We are the descendants of two New Englanders who were the product of English immigrants seeking religious freedom in the 1630s. Their children and descendants continued this search and became pioneers on the American frontier who journeyed to the west to make their homes. We are the recipients of their heritage of courage, determination and faith. This website has been created to honor them and to acquaint each generation about their roots and legacy. The features of every page (using the tabs above) will allow you and your family to learn more about your family history beginnings.
Several Knights and Pecks joined the "Great Migration" of Puritans and Pilgrims who reached New England in 1635 and 1638. Joseph Knight's Puritan ancestor was Englishman John Knight, Sr., who arrived in Boston Bay in 1635 and who lived in Sudbury, Woburn, Watertown before settling in Charlestown, Massachusetts. The line from immigrant John to Joseph Knight, Sr. included: John and Mary Bridge Knight; Samuel and Rachel Chase Knight; Samuel and Anna Eames Knight; Benjamin and Sarah Crouch Knight.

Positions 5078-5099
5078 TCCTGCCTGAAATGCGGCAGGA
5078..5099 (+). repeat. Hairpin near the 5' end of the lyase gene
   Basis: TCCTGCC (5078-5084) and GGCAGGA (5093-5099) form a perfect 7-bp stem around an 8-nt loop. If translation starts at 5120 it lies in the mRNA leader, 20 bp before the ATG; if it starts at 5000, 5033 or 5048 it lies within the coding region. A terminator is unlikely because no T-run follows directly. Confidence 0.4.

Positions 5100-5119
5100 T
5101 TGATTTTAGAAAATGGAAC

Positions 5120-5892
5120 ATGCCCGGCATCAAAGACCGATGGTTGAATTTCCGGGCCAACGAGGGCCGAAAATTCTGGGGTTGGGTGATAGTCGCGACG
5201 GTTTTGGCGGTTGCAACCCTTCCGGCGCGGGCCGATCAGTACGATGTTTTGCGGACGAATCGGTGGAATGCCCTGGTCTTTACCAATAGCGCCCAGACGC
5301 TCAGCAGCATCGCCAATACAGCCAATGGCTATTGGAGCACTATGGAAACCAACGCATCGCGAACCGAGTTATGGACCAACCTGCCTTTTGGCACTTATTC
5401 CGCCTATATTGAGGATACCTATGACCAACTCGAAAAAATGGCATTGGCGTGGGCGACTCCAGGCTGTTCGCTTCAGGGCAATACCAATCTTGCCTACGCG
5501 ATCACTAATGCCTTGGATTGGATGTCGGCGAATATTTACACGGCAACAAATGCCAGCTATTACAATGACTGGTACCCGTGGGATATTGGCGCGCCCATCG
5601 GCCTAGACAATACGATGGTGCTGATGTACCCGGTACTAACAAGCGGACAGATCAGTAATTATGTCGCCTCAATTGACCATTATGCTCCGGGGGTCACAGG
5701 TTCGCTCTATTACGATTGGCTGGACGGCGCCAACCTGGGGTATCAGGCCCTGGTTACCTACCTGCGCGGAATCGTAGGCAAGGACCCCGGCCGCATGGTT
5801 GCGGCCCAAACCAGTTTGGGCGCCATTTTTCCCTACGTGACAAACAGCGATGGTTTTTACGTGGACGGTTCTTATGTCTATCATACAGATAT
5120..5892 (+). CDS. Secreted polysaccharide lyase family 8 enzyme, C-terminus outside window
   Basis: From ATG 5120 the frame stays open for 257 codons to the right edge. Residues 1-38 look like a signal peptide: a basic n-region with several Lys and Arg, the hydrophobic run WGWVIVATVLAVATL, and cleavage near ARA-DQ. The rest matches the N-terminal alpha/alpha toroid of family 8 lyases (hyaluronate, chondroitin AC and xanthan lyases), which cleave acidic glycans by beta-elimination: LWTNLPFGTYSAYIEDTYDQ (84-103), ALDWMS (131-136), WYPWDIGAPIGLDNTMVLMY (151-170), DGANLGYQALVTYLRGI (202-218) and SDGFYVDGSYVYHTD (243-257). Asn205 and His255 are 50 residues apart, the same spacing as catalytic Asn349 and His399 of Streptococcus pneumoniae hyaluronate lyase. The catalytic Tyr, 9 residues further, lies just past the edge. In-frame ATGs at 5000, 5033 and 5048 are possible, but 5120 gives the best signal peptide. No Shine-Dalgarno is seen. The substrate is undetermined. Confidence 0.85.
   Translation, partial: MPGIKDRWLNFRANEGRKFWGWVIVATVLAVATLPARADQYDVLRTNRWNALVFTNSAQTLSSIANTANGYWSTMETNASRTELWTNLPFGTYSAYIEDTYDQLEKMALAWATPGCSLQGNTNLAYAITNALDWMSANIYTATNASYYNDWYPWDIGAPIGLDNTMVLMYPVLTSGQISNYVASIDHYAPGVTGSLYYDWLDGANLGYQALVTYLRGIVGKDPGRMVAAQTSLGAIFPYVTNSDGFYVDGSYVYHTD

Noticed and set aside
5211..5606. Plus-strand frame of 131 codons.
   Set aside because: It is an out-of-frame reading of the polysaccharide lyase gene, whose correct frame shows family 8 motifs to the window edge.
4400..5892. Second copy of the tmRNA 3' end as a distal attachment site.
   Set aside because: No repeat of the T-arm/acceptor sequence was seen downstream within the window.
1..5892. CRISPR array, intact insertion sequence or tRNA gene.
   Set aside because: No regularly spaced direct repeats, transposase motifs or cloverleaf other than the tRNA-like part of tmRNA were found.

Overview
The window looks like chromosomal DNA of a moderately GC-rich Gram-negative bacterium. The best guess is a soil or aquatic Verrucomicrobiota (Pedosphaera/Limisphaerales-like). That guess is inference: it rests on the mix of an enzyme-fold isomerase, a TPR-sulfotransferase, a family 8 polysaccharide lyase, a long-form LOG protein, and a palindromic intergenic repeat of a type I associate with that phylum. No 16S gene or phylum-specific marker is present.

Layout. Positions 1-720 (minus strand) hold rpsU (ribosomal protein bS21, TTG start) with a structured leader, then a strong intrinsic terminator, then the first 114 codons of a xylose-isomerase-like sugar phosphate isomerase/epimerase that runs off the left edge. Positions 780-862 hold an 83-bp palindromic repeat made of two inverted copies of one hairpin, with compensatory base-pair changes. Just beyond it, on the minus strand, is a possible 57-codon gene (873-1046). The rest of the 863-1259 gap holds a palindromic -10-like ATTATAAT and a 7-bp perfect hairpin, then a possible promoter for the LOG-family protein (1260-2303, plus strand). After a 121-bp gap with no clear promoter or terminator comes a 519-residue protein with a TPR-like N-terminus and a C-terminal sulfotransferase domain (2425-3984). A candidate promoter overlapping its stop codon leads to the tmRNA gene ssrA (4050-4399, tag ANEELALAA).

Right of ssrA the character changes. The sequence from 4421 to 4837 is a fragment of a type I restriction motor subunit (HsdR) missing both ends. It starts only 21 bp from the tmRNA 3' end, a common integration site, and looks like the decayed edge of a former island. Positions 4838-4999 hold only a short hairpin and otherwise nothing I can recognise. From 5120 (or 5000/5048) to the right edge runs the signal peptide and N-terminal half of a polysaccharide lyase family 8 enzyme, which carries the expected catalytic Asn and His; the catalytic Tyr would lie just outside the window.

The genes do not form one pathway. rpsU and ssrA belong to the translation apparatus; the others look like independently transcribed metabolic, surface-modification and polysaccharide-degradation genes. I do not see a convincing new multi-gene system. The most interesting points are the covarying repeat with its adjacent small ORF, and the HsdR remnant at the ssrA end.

Joseph married Polly Peck about 1795. Her ancestors came from Pilgrim immigrants who also immigrated in 1638 to help settle in the original Plymouth Colony. Her line includes, Nicholas and Rebekah Bosworth Peck; Hezekiah and Deborah Cooper Peck, Hezekiah, Jr., and Joseph and Elizabeth Read Peck, her parents.
They raised a large family of strong independent and courageous children: Nahum, Esther, Newel, Anna, Joseph Jr., Polly, and Elizabeth. Joseph Sr., would later marry Phoebe Crosby Peck and add Ether and Charles C. to his family. This family migrated through western Massachusetts into Vermont and later to Western New York. There they congregated around Colesville in Broome County where they associated with Joseph Smith, Jr., founder of the Church of Jesus Christ of Latter-day Saints. Almost the entire family found spiritual roots and joined the Mormon (LDS) Church. They later left their beautiful New York estate and followed the Prophet Joseph Smith to Ohio, Missouri and Illinois as persecution pushed them ever westward. In Nauvoo, Illinois they thought they found a home, but were forced to leave in 1846 and joined the great migration more than 1000 miles to Utah. Father Knight and Newel perished on the plains, but those who survived were the patriarchs of a vast army of descendants who dotted the western states and who now cover the earth.